Intentions and consequences, continued.

Just to add to my last post, on the comparative value of various worlds with different combinations of good and bad intentions and effects:

It might help to consider a further thought experiment, this time courtesy of Joel Feinberg. He contemplates a place called Nowheresville, in which nobody may demand things as a matter of right. People cannot claim, for instance, recognition of their liberty and well-being as their due. All acts of goodness stem from coincidental, albeit entirely noble charity work, which is entirely voluntary but thereby supererogatory: it is not required, and so it is especially worthy of praise when performed.

Now it’s worth nothing that, despicably, this happens to somewhat reflect reality. The majority of rights are no doubt enshrined in law, and yet vast swathes of homeless people even and especially within Western states depend for their existence on the legally non-obligatory gifts of their fellow citizens. They do not have trump cards they can take to the state and play to insist that, as a matter of morality, they receive their daily bread.

And so the point is this: it is perfectly possible that in Nowheresville, everybody gets fed! People are so systematically sympathetic and generous that nobody goes hungry. As such, there is little human suffering.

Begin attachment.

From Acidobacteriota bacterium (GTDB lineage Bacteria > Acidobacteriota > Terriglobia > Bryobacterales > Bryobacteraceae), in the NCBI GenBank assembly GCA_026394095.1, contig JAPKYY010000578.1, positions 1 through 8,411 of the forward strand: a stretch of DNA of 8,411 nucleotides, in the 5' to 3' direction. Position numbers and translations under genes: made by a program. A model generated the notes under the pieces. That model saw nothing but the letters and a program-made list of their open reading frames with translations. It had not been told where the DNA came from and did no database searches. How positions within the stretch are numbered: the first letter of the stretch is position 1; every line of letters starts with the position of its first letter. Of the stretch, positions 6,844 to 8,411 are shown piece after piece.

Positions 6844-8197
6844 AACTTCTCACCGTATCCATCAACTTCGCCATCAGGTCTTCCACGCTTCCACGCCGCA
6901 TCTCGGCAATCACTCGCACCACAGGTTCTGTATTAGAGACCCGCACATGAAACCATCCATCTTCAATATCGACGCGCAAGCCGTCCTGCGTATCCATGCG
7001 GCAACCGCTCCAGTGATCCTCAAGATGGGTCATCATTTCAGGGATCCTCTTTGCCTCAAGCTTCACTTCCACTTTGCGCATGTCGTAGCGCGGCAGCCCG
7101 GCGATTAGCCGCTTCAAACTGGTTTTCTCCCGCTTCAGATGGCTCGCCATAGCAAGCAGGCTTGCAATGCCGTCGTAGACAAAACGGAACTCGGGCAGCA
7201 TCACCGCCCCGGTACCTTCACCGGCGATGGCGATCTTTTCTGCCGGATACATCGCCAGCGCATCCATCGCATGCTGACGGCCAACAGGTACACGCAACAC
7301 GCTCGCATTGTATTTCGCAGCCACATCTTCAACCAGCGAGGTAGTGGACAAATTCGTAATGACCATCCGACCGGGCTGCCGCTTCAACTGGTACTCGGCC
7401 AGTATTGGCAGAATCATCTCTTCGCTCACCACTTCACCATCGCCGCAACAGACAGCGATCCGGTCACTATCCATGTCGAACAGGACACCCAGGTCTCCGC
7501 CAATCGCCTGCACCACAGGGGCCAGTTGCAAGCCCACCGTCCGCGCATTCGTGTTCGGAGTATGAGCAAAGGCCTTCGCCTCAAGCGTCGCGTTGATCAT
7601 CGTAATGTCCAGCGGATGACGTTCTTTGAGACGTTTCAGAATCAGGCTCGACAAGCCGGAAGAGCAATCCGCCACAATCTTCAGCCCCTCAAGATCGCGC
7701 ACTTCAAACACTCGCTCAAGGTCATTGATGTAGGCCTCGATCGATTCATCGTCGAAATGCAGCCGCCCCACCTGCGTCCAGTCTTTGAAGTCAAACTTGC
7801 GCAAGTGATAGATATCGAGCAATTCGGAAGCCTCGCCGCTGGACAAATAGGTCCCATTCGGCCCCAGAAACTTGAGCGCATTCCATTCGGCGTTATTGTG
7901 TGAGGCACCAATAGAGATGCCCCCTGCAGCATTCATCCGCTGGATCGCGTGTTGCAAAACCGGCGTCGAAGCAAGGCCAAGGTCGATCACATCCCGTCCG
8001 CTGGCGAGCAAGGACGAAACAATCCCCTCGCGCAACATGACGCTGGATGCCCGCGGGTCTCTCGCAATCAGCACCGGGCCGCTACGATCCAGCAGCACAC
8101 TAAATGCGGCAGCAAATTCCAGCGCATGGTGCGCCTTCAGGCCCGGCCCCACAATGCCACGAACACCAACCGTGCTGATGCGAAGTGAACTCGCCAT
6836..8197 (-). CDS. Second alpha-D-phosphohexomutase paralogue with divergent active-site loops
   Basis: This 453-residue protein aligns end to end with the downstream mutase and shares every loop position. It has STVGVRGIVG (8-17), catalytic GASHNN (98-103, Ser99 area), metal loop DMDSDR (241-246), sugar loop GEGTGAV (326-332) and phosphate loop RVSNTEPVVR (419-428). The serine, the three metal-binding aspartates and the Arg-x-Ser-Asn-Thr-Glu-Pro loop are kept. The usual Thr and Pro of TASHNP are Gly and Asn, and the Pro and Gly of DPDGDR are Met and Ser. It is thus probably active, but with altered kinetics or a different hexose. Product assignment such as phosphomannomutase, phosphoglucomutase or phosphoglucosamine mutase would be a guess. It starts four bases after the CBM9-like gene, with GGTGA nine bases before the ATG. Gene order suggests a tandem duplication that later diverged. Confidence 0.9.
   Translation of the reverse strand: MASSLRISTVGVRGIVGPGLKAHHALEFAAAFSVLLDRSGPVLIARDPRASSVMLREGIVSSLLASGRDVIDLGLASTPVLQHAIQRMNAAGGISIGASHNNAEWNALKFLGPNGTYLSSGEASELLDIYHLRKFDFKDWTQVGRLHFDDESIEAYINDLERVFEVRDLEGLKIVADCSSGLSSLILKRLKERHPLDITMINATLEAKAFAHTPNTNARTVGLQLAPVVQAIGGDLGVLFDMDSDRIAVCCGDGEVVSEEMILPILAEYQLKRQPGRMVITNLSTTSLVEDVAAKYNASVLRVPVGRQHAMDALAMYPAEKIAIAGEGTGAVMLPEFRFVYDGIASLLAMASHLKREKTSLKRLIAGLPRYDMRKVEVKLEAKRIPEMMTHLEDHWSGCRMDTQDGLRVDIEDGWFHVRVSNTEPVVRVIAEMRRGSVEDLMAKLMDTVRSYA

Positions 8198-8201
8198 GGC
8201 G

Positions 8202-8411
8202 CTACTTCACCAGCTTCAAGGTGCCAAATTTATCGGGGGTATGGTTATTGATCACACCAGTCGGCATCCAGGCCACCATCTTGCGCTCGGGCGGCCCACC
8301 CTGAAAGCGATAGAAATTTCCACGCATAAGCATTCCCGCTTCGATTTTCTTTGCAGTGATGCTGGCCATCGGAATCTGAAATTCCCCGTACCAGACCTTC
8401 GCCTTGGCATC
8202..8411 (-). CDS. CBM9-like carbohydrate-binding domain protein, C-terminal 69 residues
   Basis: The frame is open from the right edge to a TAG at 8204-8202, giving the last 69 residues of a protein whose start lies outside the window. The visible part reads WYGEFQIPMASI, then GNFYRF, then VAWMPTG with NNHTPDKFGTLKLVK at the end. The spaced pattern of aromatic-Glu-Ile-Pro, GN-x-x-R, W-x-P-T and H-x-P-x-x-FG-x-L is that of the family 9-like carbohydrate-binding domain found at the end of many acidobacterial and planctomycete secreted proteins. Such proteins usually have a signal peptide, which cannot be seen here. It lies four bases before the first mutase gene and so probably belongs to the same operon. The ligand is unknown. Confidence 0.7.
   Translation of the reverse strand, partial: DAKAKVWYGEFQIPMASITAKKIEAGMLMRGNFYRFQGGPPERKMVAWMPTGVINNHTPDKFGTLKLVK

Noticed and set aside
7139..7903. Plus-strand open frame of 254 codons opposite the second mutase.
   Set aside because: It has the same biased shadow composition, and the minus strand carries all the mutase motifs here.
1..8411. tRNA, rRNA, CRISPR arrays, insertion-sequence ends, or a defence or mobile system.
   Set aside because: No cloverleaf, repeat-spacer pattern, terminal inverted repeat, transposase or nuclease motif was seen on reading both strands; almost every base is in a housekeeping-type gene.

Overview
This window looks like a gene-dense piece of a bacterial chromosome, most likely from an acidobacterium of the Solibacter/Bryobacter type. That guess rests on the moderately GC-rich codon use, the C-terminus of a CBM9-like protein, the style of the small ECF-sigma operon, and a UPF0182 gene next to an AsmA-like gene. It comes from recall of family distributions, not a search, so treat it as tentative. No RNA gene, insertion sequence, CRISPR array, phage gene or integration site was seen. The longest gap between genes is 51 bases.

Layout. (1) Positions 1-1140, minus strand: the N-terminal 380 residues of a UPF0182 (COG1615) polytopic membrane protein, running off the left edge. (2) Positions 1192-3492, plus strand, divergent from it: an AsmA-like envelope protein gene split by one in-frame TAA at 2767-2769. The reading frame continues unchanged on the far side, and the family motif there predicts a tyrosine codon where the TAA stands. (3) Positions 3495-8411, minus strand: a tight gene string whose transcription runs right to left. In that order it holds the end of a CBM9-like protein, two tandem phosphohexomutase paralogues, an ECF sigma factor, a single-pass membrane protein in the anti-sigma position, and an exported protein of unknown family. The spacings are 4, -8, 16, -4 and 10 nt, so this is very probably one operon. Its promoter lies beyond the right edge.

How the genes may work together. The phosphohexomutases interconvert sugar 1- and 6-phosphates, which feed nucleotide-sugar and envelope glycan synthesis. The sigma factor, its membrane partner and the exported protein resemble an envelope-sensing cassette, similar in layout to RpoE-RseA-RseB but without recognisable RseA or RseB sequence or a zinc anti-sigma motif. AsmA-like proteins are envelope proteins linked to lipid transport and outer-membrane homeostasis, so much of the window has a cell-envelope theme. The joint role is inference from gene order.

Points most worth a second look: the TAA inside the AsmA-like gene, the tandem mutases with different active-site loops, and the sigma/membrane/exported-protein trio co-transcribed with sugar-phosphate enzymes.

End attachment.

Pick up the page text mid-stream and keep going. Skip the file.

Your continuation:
So Crisp and the consequentialists rejoice. This is a world, they claim, that we can relish.

But would there not be something missing? Namely, precisely the characteristic that constitutes Nowheresville: the absence of rights. It seems that the right result is achieved for the wrong reasons. People get fed, but not because it is their due.

From which it seems to follow that: a world in which people are fed as a matter of right is superior simpliciter to a world in which people are fed as a matter of charity. So intentions do contribute to the absolute value of reality, and judgements shouldn’t exclusively concern consequences, contra Crisp.

Perhaps that shouldn’t be controversial. But the same, it seems, goes for a world in which the choice is between a Nowheresville in which nobody is fed because there is deficient charity work, and one in which all are fed due to sufficient charity, as in the previous example. Obviously the latter is preferable. And yet both fail to live up to the Kantian criterion of value: acting in accordance with a good will, giving persons their due.

So an exclusively Kantian story seems as bad as a purely consequentialist one. And we remain sitting on an awkwardly spiked fence where both thoughts seem to matter, but it’s not clear which one really does.

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